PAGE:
MechChem Africa

In celebration of the 80th anniversary of Charles Harold Warman’s first Warman® Pump, Pieter Jordaan, Weir Minerals Africa sales director for Africa and the Middle East, talks about the history and evolution of the Warman slurry pump. 

Warman 80 Weir Minerals Pieter JordaanDr Charles Harold (CH) Warman started his career as a young engineer in the gold mines of Kalgoorlie in Western Australia in 1934. “While working on the mine, CH Warman came up with the concept of a slurry pump with replaceable liners,” says Jordaan, “the idea being that, while material will always wear away, if a liner is used the worn material can easily be replaced,” he adds.

Charles Warman also realised that by engineering a pump with individual components that are easily replaceable, he could extend the life span of the pump. “That way, a long life can be achieved from each set of wear components as well as the pump casing,” Jordaan explains, adding that, in design terms, this is called maximising the wear to structural material ratio.

“If the wear to structural materials ratio is low, the material available for wear will have a relatively higher cost, as a larger portion of the component will not be utilised for wear but rather for structural purposes. Using a higher ratio of wear material, therefore, reduces the total cost of ownership of the pump,” Jordaan tells MechChem Africa.

“This was CH Warman’s revolutionary idea. He invented the concept and, in 1938, used it to build the first ever slurry pump with replaceable liners.

“From there, he started a business called Warman Equipment, which attracted interest from mines all over the world, including Africa. Then in 1969, Charles Warman sold a portion of Warman Equipment to the mining company Peko-Wallsend, while Charles Warman himself kept the CH Warman Pump Group portion of the company as an exclusive operation for Africa and the Middle East. “The reason he kept it was because of the aggressive ores found in Africa. Charles Warman was passionate about R&D and he believed that if he could develop pumps for African ores, then these would be better suited to mining operation everywhere else in the world,” Jordaan explains.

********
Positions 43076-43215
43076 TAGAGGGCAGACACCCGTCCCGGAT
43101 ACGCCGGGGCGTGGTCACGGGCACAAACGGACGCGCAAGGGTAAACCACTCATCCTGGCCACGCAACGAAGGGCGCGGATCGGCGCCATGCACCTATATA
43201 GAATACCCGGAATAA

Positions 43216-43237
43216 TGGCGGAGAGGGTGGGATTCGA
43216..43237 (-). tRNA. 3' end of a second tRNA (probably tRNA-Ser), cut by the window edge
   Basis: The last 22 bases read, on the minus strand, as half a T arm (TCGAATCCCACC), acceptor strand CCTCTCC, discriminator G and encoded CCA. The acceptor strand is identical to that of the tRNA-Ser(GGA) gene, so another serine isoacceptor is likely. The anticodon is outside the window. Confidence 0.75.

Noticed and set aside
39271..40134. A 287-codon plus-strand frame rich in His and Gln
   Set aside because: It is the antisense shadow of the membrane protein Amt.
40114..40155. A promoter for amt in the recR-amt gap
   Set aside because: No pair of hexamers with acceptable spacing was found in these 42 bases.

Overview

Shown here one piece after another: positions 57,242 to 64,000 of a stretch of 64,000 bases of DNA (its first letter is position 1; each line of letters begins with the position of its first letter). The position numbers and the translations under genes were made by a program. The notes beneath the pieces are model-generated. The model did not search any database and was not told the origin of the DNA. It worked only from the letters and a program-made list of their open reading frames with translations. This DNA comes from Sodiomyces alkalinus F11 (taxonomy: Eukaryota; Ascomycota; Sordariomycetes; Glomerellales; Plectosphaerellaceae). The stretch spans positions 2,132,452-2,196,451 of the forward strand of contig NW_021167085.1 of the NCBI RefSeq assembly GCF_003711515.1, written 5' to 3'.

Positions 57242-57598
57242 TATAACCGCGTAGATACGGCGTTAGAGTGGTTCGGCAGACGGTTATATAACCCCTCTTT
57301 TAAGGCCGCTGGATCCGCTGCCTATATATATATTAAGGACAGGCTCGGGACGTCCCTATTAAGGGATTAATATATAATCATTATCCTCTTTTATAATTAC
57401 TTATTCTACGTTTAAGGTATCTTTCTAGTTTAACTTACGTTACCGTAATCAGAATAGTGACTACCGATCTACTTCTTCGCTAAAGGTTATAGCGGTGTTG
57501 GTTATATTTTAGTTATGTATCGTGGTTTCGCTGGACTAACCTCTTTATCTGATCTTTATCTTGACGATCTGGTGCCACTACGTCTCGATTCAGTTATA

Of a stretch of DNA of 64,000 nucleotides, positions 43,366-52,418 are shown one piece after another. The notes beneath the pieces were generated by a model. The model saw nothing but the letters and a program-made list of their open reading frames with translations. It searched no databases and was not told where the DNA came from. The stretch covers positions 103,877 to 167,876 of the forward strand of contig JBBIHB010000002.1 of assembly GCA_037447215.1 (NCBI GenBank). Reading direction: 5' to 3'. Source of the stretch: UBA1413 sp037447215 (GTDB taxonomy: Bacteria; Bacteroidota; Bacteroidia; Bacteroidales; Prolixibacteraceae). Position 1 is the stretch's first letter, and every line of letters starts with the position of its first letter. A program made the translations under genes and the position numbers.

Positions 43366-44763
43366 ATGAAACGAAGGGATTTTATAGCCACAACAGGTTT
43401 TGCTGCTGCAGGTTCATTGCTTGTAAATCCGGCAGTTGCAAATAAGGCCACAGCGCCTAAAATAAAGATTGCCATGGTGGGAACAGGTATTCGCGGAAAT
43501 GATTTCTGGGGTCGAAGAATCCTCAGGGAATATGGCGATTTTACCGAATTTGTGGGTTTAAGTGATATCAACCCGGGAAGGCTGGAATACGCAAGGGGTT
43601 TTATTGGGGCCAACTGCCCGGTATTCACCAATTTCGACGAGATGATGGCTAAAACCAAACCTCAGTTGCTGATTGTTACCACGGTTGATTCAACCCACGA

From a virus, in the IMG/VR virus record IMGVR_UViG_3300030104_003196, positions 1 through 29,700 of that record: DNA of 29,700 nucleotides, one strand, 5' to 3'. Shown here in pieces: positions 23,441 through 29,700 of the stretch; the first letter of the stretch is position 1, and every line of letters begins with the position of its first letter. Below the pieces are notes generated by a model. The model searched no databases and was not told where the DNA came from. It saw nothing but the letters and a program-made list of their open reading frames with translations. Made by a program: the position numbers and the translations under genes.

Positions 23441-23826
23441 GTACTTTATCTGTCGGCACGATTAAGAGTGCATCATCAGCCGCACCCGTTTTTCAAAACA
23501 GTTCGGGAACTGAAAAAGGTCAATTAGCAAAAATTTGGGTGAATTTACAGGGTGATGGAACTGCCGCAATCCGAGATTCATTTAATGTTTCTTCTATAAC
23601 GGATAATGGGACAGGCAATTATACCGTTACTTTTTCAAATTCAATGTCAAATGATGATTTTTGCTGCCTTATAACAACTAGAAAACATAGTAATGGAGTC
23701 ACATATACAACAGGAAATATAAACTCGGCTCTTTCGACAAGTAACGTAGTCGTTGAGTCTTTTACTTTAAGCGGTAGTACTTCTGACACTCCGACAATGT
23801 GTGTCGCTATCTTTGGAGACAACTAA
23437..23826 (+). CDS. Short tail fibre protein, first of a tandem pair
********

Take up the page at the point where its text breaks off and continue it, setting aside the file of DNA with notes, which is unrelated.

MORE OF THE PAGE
In 1999, the UK-based Weir Group acquired what was then called Warman International. The CH Warman Pump Group in South Africa remained independent, until 2007, when it too was brought into the Weir fold. “And, along with Envirotech, which has been part of the Weir Group since 1996, this now constitutes the current pump offering of Weir Minerals Africa,” Jordaan informs MechChem Africa.

Continuous improvement

Early development by Charles Warman quickly led to the development of the Warman® AH centrifugal slurry pump range, which has been the leading Warman pump for over half a century. “Using feedback from our customers and data from engineers, we have continued to upgrade and improve this heavy duty pump over the years, by targeting important issues such as wear life, hydraulic design and the material composition of the liners.

“At the starting point of pump development is hydraulics, to keep the transfer of kinetic energy to fluid flow as efficient as possible. Impeller design, internal profiles and the positioning of the wear materials to reduce wear rates and ensure the maximum possible wear life are all critical design considerations.

“In principle, we are always striving to achieve the longest possible period between liner replacements. The longer this period can be stretched, the lower the operational costs of the pumping operations will be. Both the hydraulic efficiency and the materials used are critical in achieving this,” he explains.

“Some applications work very well with rubber liners, but others need metal liners – and if these are swapped around, the results may be disastrous. Today we have numerous different material options, hard-chrome metal, corrosion-resistant steel, natural and synthetic rubbers, polyurethanes – and we even offer some ceramic liner components,” Jordaan tells MechChem Africa.

“All of these are carefully chosen and tested for use in specific applications to get optimal wear from the liners for each client’s slurry pumping application,” he assures, adding: “While energy efficiency is always a driver, slurry pumping is not a one-solution technology. You have to match the whole pump to the medium being pumped and to the conditions that apply on each mine.”

In recent times, Wear Reduction Techno­logy (WRT) has been introduced to the AH slurry pump range. “WRT is a series of enhancements to our AH pumps – and the technology is backward-compatible with our AH pump casings. Due to the enhanced hydraulics involved, applied in the same liner materials, we have seen significant improvements in wear life on AH pumps that have had WRT incorporated into them,” says Jordaan.

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